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Pop culture obsessives writing for the pop culture obsessed.

Idiocracy posits a future president that’s as slick as he is dumb

Illustration for article titled Idiocracy posits a future president that’s as slick as he is dumb

Every day, Watch This offers staff recommendations inspired by a new movie coming out that week. This week: Hyde Park On Hudson has us thinking of movies about presidential figures.


Idiocracy (2006) 
Mike Judge’s Idiocracy followed the same pattern as all his live-action films: It got a minimal release, found its fans on home video, and became a minor cult artifact. Which is no wonder, because like all his live-action films, it’s fitfully funny, occasionally hilarious, and fairly uneven. The core concept is a winner, though: As intelligent people hold off on having kids and dumber types breed indiscriminately, the average IQ plummets. This leads to a world comprising largely imbeciles, to the point where slightly below-average Army mope Luke Wilson, waking up after 500 years of suspended animation, is hailed as the smartest man alive. Much of Judge’s film focuses on just how hilariously far the human race has fallen in that time, and in particular, the extreme ends of humanity’s current visible focus on food, sex, money, increasingly vulgar entertainment, blindly servicing corporate brands and commercial products, and mocking other people’s stupidity.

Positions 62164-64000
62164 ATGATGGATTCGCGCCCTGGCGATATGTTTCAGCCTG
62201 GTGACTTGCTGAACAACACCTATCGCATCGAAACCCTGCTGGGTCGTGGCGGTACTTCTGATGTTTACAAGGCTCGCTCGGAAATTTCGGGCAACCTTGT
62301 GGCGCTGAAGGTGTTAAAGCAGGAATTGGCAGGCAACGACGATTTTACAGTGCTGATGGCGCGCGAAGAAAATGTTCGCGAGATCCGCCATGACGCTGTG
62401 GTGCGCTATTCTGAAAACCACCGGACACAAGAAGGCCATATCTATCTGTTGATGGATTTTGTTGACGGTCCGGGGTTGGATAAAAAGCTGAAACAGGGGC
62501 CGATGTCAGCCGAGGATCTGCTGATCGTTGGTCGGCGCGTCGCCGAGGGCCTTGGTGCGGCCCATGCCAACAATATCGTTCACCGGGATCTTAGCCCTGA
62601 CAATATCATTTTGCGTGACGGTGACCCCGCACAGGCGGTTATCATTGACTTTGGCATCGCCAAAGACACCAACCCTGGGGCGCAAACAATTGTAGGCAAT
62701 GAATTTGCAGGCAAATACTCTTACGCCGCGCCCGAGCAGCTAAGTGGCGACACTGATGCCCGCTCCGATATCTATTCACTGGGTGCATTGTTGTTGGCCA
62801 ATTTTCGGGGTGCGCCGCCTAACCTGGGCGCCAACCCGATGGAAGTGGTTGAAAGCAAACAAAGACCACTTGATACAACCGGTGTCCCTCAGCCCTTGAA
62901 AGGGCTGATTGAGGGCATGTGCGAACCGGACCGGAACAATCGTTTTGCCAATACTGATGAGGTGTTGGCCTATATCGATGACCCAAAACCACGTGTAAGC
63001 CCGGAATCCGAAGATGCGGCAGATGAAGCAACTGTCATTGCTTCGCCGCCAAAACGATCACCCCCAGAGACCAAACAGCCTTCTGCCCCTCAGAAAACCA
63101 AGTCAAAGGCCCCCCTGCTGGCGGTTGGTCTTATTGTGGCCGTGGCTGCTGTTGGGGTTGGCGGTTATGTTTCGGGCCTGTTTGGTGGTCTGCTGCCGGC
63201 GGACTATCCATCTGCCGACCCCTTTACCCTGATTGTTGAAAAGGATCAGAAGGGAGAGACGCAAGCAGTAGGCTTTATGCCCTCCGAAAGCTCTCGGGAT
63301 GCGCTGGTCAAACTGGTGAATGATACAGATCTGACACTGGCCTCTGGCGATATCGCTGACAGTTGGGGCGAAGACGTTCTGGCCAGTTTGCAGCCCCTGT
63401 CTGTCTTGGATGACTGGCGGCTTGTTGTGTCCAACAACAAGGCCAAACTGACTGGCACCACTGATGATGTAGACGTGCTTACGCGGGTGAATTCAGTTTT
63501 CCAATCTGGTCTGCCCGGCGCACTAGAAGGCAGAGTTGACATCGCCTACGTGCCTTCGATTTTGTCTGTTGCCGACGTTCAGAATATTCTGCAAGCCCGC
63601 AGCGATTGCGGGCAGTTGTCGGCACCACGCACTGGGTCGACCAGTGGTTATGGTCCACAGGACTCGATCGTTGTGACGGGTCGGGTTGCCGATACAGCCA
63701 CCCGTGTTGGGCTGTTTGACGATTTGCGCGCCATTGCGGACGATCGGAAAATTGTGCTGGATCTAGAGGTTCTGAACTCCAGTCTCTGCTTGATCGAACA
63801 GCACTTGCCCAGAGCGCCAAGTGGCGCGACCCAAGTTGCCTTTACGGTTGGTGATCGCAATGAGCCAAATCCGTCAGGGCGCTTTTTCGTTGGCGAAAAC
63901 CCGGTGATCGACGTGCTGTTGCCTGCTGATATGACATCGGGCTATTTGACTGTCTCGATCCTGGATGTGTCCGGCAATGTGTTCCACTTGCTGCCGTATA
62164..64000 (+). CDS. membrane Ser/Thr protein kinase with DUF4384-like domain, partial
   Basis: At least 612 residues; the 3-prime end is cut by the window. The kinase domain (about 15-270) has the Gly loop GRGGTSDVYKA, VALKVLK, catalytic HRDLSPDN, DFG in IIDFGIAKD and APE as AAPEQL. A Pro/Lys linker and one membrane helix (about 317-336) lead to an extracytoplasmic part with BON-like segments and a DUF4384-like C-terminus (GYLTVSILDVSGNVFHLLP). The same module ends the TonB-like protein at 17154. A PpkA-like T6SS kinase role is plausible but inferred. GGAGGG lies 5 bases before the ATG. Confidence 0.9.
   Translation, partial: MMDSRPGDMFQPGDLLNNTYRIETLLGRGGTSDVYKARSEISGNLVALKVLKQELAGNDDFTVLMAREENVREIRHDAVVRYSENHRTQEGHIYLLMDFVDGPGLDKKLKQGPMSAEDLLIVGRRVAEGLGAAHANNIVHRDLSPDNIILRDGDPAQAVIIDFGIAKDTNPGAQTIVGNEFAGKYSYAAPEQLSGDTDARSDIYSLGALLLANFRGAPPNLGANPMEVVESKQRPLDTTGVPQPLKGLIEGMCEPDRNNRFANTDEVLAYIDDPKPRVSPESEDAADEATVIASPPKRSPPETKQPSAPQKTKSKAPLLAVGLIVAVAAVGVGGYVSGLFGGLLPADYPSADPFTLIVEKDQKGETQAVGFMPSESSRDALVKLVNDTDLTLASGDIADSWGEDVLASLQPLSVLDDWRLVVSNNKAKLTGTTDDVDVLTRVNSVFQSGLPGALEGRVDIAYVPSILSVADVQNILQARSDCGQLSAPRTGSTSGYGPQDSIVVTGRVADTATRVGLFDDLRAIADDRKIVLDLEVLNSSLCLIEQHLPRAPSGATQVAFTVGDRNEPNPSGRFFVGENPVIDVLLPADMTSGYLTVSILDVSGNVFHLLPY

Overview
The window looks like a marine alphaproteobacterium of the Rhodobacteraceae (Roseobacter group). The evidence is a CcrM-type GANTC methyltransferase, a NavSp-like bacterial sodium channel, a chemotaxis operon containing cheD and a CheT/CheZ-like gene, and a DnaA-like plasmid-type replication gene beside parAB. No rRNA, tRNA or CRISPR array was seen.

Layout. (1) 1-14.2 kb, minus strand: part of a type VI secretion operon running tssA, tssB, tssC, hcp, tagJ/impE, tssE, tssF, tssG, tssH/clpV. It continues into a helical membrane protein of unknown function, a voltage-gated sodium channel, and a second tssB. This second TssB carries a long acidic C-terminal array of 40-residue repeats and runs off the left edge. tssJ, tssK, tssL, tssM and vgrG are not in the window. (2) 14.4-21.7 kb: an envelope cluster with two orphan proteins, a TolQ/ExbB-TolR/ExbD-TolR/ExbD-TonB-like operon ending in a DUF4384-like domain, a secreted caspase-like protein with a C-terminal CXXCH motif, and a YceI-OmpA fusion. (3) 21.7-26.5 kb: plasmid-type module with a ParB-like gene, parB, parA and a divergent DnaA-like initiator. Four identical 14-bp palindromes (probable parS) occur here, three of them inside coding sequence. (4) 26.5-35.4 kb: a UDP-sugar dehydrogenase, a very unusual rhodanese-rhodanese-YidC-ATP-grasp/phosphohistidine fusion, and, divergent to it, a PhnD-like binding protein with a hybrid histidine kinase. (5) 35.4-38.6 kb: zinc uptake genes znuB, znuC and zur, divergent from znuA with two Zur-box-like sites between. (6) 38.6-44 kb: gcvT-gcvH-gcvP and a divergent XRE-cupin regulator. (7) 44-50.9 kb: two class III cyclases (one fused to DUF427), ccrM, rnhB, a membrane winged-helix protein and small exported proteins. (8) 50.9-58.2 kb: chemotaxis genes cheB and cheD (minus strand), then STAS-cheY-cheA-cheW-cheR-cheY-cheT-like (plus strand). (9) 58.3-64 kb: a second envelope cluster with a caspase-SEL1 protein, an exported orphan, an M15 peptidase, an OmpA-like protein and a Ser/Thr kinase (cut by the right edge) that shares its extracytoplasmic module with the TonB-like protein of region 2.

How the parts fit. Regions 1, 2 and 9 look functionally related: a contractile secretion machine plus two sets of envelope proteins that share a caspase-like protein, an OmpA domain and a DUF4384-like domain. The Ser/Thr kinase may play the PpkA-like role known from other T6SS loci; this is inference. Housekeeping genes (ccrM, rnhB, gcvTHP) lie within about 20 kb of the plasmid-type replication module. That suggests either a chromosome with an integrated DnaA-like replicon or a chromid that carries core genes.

Naturally, the president of future moron-America is a moron himself, but Judge singles his position out for special satirical attention: In the land of the blind, the one-eyed man is king, and in the land of the dumb, the slightly canny idiot has an edge. NFL vet Terry Crews plays the president as a smug, slick joker who knows how to handle his harem, lead his witless cabinet in making fun of people, and generally play to his audience. As a former wrestling champ and “porn superstar,” he enjoys orchestrating spectacles and doesn’t hesitate to use a machine gun and/or a spontaneous song to control a situation and stir up an audience. He also knows all about delegation: He gives Wilson a week to fix everything wrong with America, or face having his balls booted “into the roof of his smart mouth.” Judge’s view of the president as the ultimate conductor of the government’s three-ring circus provides some of the film’s best and broadest humor: Idiocracy makes it clear that the dumber people are, the more they look for leaders who are charismatic liars and showmen, willing to tell them whatever they most want to hear.

Availability: Widely available on DVD, Amazon Instant, rental services, etc.